Bamboo Bonzai
Building a Bamboo Rod
by Thomas Penrose
All images and text copyrighted
We thank Thomas Penrose for use permission

July 13th, 1998

Culms of 2" diameter Tonkin cane. To make a rod, a single culm will be split into long narrow strips that will then require heat straightening at each of the nodal areas (the nodes are the raised rings that are visible on the outside of the bamboo plant). Only after this treatment can the cane be planed to form the tapered strips that the finished rod will be composed of.

Tonkin Cane Culms

Cane Strips

Some freshly split strips of Tonkin cane. The protrusions are the remains of nodal diaphragms, which occur inside the hollow bamboo stalk at each node location. They will be planed away, and then heat and pressure will be applied to flatten each node.

This node areas of this strip has been straightened with heat and pressure in a vise. The lightly charred area is where the heat was most concentrated. This dark area will be removed by planing in the next steps.

Straightened Node

A Single Strip

A single strip of cane in the preliminary planing form. The approximately 82 angle of the groove in this wooden form helps to start the first 60 angle on the raw bamboo strip as it is planed. After this 60 angle is created, the strip will be placed.
A strip in the 60 groove of the secondary planing form. Planing in this form will make the strips become equilateral triangles in section. Secondary Form
Checking Accuracy Checking the accuracy of the 60 angles using a center gauge.

These bundled strips have been through the secondary stage of rough planing. Their ends now have the equilateral triangle shape that enables the strips to nest together to form a rod that is hexagonal. They will next be bound together with string and placed in a heat treating oven that will dry, straighten, and temper them. Note that the side of each strip that faces out still has the original enamel layer that serves as the protective natural coating on the outside of the bamboo stalk. The side of the strips that have this coating is never planed, since the bamboo plant's most elastic fibers lie just underneath this thin enamel layer. The enamel will, however, be sanded off with fine grit sandpaper in the last stages of the rod's creation.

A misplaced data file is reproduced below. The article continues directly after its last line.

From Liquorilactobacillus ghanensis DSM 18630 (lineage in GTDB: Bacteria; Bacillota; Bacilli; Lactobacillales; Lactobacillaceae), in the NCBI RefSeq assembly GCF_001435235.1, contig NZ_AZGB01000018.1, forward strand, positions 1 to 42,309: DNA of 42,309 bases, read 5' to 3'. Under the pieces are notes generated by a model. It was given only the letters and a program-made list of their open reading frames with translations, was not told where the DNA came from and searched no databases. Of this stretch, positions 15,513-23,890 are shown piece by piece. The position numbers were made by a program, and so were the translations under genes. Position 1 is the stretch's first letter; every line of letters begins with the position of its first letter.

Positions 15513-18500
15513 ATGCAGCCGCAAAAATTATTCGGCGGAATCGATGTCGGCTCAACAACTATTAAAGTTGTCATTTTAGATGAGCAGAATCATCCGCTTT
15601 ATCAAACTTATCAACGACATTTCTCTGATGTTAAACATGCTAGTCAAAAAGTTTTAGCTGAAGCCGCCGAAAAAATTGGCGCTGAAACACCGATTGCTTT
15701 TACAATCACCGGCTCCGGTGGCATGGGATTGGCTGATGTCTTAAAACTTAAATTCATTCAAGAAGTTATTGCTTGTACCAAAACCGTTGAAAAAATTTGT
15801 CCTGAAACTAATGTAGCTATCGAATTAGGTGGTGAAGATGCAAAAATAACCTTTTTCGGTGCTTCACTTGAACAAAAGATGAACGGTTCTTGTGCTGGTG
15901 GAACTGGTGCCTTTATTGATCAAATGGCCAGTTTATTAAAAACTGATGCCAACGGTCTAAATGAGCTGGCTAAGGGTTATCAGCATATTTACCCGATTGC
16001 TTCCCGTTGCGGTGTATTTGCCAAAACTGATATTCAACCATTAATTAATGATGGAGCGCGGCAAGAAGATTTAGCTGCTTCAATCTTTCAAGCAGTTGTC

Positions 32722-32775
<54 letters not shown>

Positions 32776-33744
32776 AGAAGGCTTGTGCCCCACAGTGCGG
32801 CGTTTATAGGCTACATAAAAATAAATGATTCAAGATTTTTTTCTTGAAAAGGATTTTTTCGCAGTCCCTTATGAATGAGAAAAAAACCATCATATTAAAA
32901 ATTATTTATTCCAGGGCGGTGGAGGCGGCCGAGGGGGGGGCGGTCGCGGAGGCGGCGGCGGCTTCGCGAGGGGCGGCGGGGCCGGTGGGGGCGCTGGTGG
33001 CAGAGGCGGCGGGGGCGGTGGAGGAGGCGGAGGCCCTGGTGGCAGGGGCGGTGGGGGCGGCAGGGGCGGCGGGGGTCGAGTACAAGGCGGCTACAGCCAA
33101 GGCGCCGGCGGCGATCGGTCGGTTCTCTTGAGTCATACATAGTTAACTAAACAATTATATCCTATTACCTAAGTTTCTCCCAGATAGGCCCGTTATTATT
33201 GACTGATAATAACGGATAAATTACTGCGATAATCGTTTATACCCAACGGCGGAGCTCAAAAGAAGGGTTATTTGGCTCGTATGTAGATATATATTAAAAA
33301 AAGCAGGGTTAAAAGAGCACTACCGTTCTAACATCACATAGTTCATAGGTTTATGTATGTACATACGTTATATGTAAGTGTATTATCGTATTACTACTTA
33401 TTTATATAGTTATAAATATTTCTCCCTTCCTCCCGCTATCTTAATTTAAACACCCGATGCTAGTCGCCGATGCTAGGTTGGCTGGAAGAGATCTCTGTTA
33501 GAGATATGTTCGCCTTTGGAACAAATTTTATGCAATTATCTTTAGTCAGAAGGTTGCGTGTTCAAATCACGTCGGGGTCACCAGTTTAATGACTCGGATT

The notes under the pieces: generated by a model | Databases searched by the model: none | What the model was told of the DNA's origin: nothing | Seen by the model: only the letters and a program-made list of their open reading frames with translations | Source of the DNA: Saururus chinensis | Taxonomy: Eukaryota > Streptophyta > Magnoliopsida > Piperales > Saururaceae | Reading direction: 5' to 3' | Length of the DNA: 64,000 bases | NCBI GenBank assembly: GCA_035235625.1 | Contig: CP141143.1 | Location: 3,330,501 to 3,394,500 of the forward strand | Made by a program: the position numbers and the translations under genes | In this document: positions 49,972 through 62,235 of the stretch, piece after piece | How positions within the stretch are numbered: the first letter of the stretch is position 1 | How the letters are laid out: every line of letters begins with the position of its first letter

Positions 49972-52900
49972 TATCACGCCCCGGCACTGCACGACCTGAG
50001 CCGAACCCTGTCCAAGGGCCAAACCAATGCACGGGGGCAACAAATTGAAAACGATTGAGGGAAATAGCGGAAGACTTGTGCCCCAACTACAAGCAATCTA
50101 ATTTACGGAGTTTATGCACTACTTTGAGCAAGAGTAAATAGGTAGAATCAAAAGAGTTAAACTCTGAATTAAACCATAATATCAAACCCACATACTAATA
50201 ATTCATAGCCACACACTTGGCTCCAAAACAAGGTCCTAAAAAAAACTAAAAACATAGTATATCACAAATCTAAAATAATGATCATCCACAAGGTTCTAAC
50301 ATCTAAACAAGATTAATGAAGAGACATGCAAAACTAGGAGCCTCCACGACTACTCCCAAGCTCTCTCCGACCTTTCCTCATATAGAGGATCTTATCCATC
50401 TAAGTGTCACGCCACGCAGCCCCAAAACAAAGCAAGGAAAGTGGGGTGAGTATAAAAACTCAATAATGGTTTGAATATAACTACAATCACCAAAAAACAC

Bundled Strips

Ready to Heat Cure

The six untapered triangular strips bound together with string, forming the resultant hexagonal cross section that is typical of bamboo fishing rods. The string binding will cause the strips to heat cure in a straightened position, thus removing most of the kinks that each strip may have originally had. Most importantly, heat treating drives out excess moisture, and stiffens the cane somewhat. Many builders believe that placing the rod section in an iron pipe that is then heated with a blow torch serves this function as well as a more expensive oven does.
After heat treating, the bamboo strips will go through a final planing phase on a set of adjustable planing forms made from two steel bars (adjustable wooden forms can also be used for final planing). The beveled edges of the bars create a 60 groove down the center of the form that is adjusted in depth by tightening or loosening bolts that draw together or push apart the two sides of the form. The depth of the groove at each point along the length of the planing form is what determines how much the strips will taper from the large butt end of the rod to the smaller tip end. This adjustment is done on the planing forms using the pictured dial indicator depth gauge. There are an infinite number of possible rod tapers that can be used, and to a great extent being a good rod builder involves understanding how different taper designs effect the casting performance of any given rod. Dial Indicator Depth Gauge

Final Planing Form

The taper being planed into one of the bamboo strips using the steel planing forms and a block plane. The side of the form shown is for planing the larger diameter butt section of the rod. The other side of the form has a shallower groove and is used for planing the tip section
The strips sometimes tend to tear at the irregularly grained node areas during planing. To smooth these areas out a scraper plane is used. Scraper planes are also often used to remove the last few thousandths of an inch of material to make the strips flush with the top surface of the steel planing form. Inexpensive hand held scraping blades will also work well for rod
Scraper Plane
Binding Machine The bamboo strips being bound in a Garrison style rod binding machine. This is a simple yet ingenious mechanism that binds the strips tightly together when they are glued, which helps to make the glue joints between each strip invisible. However, it is also possible to do a good binding job by hand, without the aid of a binding machine.
A close-up of the binder. Binder Close-up
Bound, Glued Strips The glued strips after having gone through the binder two times (once to apply a clockwise wrap of thread, and again to apply a counterclockwise wrap). Note the excess glue coating the rod blank. This will be sanded away in the next stage.
The finished rod blank after sanding with fine grit sandpaper to remove the leftover glue from binding.

After Sanding

Finished Rod

Finished Rod

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